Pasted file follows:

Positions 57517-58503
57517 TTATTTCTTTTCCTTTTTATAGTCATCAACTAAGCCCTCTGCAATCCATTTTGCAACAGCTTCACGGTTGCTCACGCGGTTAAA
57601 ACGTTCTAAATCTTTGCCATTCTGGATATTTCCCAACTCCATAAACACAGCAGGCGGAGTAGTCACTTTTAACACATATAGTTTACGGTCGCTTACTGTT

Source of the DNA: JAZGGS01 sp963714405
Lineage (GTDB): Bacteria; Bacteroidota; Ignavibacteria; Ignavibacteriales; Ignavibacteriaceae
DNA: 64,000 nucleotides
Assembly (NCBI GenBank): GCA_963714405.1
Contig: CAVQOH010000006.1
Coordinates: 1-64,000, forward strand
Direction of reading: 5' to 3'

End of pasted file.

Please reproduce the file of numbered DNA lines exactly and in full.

Positions 57517-58503
57517 TTATTTCTTTTCCTTTTTATAGTCATCAACTAAGCCCTCTGCAATCCATTTTGCAACAGCTTCACGGTTGCTCACGCGGTTAAA
57601 ACGTTCTAAATCTTTGCCATTCTGGATATTTCCCAACTCCATAAACACAGCAGGCGGAGTAGTCACTTTTAACACATATAGTTTACGGTCGCTTACTGTT

Source of the DNA: JAZGGS01 sp963714405
Lineage (GTDB): Bacteria; Bacteroidota; Ignavibacteria; Ignavibacteriales; Ignavibacteriaceae
DNA: 64,000 nucleotides
Assembly (NCBI GenBank): GCA_963714405.1
Contig: CAVQOH010000006.1
Coordinates: 1-64,000, forward strand
Direction of reading: 5' to 3'